With ten years’ experience managing agriculture-oriented mutual funds in Sydney, Australia, Tim Hornibrook is highly knowledgeable about worldwide trends. One of Tim Hornibrook’s areas of concern includes the impact of present and future water shortages.
The United Nations has stated that over the next two decades, demand for fresh water will outpace reliably distributed supplies. Shortages already exist in about 40 percent of the planet. River sources such as the Ganges, Nile, and Yangtze have slowed to a trickle, and some lakes have disappeared almost entirely. In some areas, water is expensive–its heaviness makes transport costly. Urban areas of many developing nations (and some more advanced ones) must import their water, as well as key goods and services. These cities must also bring in food.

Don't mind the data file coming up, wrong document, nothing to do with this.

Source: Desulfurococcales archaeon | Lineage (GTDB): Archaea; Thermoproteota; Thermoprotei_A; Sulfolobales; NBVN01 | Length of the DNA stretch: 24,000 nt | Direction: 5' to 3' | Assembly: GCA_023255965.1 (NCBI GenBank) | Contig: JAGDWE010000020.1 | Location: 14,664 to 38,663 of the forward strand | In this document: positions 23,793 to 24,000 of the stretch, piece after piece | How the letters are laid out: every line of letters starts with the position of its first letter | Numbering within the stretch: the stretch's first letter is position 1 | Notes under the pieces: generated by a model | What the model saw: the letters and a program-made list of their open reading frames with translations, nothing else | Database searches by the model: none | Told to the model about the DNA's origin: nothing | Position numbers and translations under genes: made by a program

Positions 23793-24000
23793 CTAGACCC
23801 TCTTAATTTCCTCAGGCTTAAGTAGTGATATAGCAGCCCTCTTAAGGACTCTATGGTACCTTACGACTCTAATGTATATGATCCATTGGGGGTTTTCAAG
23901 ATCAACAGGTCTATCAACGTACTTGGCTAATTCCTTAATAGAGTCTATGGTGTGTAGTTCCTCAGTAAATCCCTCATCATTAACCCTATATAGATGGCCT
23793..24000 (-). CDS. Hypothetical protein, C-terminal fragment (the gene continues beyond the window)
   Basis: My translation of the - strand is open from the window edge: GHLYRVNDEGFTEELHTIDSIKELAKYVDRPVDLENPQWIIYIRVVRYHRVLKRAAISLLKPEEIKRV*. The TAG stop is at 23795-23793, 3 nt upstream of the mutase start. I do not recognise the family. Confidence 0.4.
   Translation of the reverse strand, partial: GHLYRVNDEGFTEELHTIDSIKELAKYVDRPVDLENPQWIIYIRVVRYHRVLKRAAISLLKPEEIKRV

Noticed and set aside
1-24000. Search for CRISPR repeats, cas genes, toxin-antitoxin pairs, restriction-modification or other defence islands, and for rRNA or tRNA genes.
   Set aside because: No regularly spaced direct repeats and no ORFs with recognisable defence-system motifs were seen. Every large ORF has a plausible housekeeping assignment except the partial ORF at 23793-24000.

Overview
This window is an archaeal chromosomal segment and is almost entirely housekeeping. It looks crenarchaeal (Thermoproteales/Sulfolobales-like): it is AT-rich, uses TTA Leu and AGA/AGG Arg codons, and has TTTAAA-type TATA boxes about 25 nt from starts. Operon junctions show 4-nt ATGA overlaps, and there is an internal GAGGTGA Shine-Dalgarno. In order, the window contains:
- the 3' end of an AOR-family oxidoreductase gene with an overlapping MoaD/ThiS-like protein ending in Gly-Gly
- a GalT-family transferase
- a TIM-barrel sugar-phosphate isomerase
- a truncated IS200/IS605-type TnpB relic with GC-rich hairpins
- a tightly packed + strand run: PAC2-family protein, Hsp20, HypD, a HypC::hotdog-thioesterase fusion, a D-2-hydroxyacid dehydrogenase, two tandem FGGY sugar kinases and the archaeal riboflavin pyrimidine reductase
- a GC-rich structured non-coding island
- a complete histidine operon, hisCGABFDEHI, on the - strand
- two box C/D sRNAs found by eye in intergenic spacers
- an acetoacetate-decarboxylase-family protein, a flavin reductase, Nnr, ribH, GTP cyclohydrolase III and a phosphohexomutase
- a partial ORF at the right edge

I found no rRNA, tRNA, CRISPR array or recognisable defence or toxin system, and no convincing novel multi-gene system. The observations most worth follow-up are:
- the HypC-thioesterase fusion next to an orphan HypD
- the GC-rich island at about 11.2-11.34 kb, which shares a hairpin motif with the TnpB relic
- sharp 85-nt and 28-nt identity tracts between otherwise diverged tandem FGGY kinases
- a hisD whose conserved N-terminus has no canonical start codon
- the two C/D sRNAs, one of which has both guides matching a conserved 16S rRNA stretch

But major water usage doesn’t only come from consumers. 70 percent of the world’s available water goes to food production. The water used in production is known as “virtual water.” As the population increases, this demand will only increase; by 2050, it will be 70 to 100 percent higher than the current demand. Compared to water usage for drinking and sanitation, this unseen demand goes unnoticed by the public. Though humans drink about two or three liters of water, each one accounts for some 3,000 liters used in producing food and fiber. The demand for “virtual water” will rise as cities grow. Since the Earth’s supply of fresh water has steadily shrunk and will continue to decrease, further strains on personal economies appear certain.